It is 8 SP units per MP : 1 DP unit per MP. That makes the difference.

Well, I see I have participated in that thread actively…

Certain things never get registered in my brain… Sigh…

Anyway,
How do I hide this latency? Say, a WARP is executing double precision multiply… now all 32 threads issue this instruction and there is just 1 DP unit to do the job… I presume they happen one by one and would stall the instruction…

Any idea how to intelligently hide this latency?

Are there any plans from NVIDIA to atleast provide 3 DP units in future hardware? (Nonsense question??? i am no hardvare guy)

Well, you have the same latency hiding like with single precision. Only you can now load much more data before you get calculation-bound ;)
ATI is not doing a real DP as far as I remember, they do 4 SP instructions to get a DP result. GT200 has a real IEEE compliant DP unit (including full speed denormal handling).

Also, I’d think that in many (if not nearly all) algorithms, you could make a first run in SP, then use your ‘best’ result from that as a starting point for the DP code, which would only be needed to “refine” the solution to a few more decimal places of accuracy.

From where do get that information? Afaik: the “normal” first generation CELL with 1 PPE and 8 SPEs at 3.2GHz deliver around 230GFlops in single-precision and drops seriously in DP to around 14GFlops due to pipeline stalls.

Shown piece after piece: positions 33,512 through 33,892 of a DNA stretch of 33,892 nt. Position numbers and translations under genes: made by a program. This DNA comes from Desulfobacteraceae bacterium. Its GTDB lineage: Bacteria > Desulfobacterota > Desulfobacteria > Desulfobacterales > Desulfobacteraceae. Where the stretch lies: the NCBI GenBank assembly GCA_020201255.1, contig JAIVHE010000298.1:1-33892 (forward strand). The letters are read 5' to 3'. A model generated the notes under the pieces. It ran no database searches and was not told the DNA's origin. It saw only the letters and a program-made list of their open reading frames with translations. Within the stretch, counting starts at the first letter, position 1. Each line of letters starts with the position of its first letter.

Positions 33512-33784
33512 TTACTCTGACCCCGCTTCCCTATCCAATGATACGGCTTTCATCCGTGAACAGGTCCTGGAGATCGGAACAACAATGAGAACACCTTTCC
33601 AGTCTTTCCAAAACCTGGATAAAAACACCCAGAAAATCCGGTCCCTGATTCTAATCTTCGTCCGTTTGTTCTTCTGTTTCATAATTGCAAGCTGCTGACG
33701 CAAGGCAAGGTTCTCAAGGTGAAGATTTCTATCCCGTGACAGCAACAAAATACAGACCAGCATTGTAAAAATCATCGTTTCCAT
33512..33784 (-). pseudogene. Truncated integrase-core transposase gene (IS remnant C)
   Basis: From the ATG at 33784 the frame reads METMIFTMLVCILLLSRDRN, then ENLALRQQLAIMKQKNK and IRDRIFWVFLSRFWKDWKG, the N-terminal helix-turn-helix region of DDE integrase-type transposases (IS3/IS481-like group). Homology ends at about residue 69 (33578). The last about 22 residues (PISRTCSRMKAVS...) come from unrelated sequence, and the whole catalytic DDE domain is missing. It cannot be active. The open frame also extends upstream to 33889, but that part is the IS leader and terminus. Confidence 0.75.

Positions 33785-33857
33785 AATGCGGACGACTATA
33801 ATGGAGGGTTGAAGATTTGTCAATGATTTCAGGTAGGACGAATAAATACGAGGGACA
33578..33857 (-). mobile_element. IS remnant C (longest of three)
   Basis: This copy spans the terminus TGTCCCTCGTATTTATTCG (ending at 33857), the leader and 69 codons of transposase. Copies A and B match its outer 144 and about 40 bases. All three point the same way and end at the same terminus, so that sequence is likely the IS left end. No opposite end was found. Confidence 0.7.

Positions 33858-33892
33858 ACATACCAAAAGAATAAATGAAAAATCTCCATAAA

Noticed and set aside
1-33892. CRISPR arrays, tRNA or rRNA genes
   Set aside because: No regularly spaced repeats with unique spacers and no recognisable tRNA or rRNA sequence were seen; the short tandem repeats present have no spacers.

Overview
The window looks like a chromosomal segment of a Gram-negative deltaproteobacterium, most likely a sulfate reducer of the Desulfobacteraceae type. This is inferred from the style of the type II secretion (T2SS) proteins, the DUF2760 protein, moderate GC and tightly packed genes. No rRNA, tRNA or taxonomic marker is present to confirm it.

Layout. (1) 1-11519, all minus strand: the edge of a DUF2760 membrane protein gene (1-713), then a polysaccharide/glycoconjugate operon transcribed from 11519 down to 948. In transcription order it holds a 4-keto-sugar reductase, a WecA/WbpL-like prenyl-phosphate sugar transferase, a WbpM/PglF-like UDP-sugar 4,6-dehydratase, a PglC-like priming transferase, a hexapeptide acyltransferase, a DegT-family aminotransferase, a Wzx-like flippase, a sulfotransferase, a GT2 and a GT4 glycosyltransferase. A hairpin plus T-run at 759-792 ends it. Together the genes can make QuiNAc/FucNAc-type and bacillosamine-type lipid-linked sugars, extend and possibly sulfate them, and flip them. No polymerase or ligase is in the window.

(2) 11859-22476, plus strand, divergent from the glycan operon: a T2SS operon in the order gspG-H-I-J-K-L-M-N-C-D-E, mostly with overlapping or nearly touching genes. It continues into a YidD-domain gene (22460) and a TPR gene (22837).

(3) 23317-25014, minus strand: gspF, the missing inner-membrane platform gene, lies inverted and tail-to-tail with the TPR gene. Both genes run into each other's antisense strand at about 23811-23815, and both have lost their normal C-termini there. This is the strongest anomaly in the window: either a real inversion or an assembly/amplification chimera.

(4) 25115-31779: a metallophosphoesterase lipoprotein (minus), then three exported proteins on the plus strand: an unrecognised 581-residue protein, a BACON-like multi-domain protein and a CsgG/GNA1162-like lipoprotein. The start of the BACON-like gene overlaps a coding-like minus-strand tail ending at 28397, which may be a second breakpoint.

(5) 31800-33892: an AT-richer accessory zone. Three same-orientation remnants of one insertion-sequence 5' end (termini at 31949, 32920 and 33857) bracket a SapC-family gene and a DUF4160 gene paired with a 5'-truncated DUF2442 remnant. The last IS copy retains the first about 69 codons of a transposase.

The improved version called Cell2+/PowerXCell 8i (which I don’t know much about) is “only” quoted to have around 100GFlops in DP.

so it is in the wikipedia page, but that page points to a Jack Dongarra and Alfredo Buttari worknote on Iterative Refinement method on mathematical examples, to obtain “double precision” using physical “mixed precision” (i.e. using single precision to compute the big work… and so using double precision to refine it, as profguail said…). the peak of DP is 14 Gflops too…

Do you think such approach would be possible, when I need to compute a complex formula with a bunch of multiplications, additions, divisions and some trigonometric functions?

We have a CELL blade with us that has 2 PPE and 16 SPEs … so that is = 460GFlops in single precision… and 200 in Double precision (The wikipedia shows 100GFlops only for 8 SPEs. QS22 has 16 SPEs and 2 PPEs)

Probably, but it depends on your algorithm. If the algorithm you’re using is numerically stable (i.e. small perturbations in x produce small perturbations in f(x)), then yes, it should work out for you. A counter-example is the Mandlebrot set, in which case this approach doesn’t work because the values of the output can jump dramatically even for the smallest change possible (machine epsilon). The only other thing I can think of is that perhaps some Monte Carlo-type methods may not work if you’re trying to be ultra-precise either (since there’s no way to use single precision results to seed double precision computations).